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Jackie: I'd love to know what MissG thinks of this movie, whether she

likes it or not. I don't think she likes Celeste Holm, so I wonder about how she feels about this movie....

 

Re: *The Tender Trap*

It's not a favorite, because Frank and Debbie's story doesn't really interest me. Frank is, oddly enough, too passive in this movie, he barely registers. And I guess I'm not much into his "swinger" characters.

 

David Wayne is fantastic, he has the best role and actually brings a note of seriousness in the midst of all the fooling around. So does Celeste and I actually don't mind her here. She's good and has one of the best speeches when she details the reasons and hopes behind why women come to New York---baby, don't let the feminists tell you it's changed because nothing's changed. They still come for the same reason.

 

I can never ever imagine Frank's character going for a girl like Celeste, though, unless she was built like Kim Novak.

 

I like the way Madeleine Elster's husband keeps running into Celeste in the corridor...someone should tell her not to go on any dates with him at bell towers.

***************************

Very interesting stuff about *Miss Brodie*. It's a challenging, ascerbic movie. I'm not a big Maggie Smith fan so perhaps that is why I never liked her character from the start. I don't like phonies, and she's 100% phony. She makes the art teacher seem honest, he at least doesn't pretend to be anything but a wastrel. Why the men are crazy for her I don't know. I can see how young girls would be crazy for her, though. She massages their dreams while in reality she's only massaging her ego and protecting herself from the truth about her life. She can get away with fooling herself because she's in a small pond and dealing with impressionable young people...but put her in the big city shark tank and she'd lose a lot of that ego....and her illusions.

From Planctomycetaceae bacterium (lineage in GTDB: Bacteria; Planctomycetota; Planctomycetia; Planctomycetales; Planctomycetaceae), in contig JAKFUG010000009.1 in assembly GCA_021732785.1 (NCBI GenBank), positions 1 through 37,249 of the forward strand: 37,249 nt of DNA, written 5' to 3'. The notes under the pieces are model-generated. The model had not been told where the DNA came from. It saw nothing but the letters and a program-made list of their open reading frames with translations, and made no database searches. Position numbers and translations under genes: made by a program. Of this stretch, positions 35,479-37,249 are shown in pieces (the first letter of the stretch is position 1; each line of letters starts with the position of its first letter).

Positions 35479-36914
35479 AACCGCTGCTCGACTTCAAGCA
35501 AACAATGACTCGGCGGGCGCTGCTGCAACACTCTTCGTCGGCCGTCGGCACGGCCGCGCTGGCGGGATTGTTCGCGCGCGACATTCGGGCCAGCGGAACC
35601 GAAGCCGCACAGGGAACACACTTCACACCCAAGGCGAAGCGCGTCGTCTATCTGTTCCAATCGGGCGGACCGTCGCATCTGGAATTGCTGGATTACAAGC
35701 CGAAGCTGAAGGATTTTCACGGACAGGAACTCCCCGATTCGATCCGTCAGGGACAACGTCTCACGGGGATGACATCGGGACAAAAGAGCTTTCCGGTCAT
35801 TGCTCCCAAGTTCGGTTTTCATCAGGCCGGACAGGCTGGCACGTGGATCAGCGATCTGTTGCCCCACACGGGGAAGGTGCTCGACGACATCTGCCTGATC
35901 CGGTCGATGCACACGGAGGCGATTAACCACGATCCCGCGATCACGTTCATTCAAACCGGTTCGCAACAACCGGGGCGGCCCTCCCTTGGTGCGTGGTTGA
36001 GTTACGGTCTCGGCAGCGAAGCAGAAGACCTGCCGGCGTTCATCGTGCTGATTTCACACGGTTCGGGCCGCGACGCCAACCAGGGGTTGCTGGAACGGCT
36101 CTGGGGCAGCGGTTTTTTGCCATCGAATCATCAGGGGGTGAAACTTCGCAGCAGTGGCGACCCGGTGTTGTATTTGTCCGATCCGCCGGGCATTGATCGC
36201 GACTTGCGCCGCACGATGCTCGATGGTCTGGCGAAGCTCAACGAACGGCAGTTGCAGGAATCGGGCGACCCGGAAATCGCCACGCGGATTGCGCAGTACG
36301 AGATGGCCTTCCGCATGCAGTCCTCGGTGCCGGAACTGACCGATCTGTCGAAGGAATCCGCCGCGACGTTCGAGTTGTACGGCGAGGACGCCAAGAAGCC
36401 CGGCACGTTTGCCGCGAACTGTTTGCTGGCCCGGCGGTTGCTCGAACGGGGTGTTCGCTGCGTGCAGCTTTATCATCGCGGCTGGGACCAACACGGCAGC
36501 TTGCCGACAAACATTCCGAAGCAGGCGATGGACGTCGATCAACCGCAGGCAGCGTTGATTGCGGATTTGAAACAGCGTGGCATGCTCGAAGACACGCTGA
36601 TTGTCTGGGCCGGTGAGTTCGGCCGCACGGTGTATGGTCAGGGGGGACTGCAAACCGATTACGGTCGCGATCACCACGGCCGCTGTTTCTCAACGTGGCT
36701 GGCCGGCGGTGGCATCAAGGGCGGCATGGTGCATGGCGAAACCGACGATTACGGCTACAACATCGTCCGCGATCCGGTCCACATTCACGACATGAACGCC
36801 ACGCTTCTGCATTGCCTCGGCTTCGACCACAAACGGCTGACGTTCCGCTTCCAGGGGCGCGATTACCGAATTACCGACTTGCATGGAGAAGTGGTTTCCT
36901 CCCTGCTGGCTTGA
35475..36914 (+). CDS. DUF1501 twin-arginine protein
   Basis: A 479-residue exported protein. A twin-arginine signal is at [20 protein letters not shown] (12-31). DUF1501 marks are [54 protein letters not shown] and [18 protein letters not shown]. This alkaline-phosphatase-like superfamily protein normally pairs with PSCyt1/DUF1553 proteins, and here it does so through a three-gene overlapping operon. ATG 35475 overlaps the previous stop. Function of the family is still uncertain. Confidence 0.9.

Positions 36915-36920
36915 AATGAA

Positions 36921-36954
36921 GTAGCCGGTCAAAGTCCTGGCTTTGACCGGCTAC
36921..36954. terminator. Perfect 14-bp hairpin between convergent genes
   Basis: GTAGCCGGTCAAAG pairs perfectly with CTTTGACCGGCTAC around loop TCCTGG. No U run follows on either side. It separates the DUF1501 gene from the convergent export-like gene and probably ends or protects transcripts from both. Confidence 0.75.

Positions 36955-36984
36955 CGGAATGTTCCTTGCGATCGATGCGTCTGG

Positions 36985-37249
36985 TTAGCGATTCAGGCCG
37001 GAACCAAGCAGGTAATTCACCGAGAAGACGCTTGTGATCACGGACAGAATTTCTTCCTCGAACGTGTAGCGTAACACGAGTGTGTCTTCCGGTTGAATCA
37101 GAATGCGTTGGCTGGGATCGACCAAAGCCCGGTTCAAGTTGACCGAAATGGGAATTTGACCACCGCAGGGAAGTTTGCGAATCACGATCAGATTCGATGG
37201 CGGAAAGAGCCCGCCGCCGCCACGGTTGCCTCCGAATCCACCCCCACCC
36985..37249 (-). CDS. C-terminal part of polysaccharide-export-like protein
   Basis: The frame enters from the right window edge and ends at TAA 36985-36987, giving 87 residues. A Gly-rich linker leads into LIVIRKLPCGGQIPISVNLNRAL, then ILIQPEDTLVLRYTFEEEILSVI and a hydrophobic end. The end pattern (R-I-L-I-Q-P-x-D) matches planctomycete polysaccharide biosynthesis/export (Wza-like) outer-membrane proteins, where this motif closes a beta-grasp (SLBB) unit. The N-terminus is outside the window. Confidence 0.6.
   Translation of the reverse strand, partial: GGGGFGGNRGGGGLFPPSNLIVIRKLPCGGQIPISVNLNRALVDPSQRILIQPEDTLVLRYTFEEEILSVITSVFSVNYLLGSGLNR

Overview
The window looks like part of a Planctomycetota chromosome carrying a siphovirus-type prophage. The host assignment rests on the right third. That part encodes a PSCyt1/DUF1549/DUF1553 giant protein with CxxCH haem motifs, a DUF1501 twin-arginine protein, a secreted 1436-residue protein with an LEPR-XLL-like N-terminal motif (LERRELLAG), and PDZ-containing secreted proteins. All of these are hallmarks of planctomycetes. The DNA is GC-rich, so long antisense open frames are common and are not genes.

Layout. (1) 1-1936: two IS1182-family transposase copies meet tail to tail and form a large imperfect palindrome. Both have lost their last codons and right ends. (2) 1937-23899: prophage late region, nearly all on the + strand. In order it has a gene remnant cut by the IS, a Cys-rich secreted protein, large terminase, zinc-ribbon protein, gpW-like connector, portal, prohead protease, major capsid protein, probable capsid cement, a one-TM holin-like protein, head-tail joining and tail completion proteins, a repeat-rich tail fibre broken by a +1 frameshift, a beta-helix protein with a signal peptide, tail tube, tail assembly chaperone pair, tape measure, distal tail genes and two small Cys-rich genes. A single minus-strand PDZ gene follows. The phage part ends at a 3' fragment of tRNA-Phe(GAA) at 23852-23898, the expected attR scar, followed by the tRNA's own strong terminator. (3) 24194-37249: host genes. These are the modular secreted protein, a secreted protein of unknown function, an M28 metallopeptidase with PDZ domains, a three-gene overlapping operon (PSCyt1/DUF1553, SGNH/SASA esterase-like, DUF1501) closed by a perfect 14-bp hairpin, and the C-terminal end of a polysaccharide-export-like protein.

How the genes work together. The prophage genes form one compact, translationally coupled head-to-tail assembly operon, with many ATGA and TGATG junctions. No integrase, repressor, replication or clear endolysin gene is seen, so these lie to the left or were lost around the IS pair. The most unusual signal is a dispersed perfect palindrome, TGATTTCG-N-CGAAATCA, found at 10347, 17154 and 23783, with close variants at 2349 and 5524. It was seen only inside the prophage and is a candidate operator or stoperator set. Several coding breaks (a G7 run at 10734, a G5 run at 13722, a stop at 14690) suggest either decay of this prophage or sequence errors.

Is Jean like Blanche? Yes, in the self-delusional game they play, but Blanche has been hurt and is like a lost child, she would probably change a great deal if she found someone who really not only LOVED her but actually SHOWED it by protecting and trying to understand her. Compassion is what she craved, and protection.

 

But Jean? Who ever hurt Brodie? I don't remember any backstory. She seems too iron willed to pity. Blanche had virtually no will at all and was a study in dissolution, decay from neglect and lack of understanding. Both she and Jean buried themselves in the ideal, but Blanche's ideal was gentle and soft, Brodie's was arrogant, harsh and political (gag) and she wanted to believe she never needed anyone. I despise such attitudes but I pity the dreamer like Blanche who knew she needed...needed...needed when she was forced to be the one propping up the family after her sister ran off and left her with the shambles of their life. Has Brodie ever had a real responsibility in her life of her own? Because the students are ultimately not her own children, they don't belong to her no matter what she or anyone thinks. I can't imagine Jean lifting a finger to take care of anyone or anything. Blanche cared for her family members and the house until it came undone and they all died on her.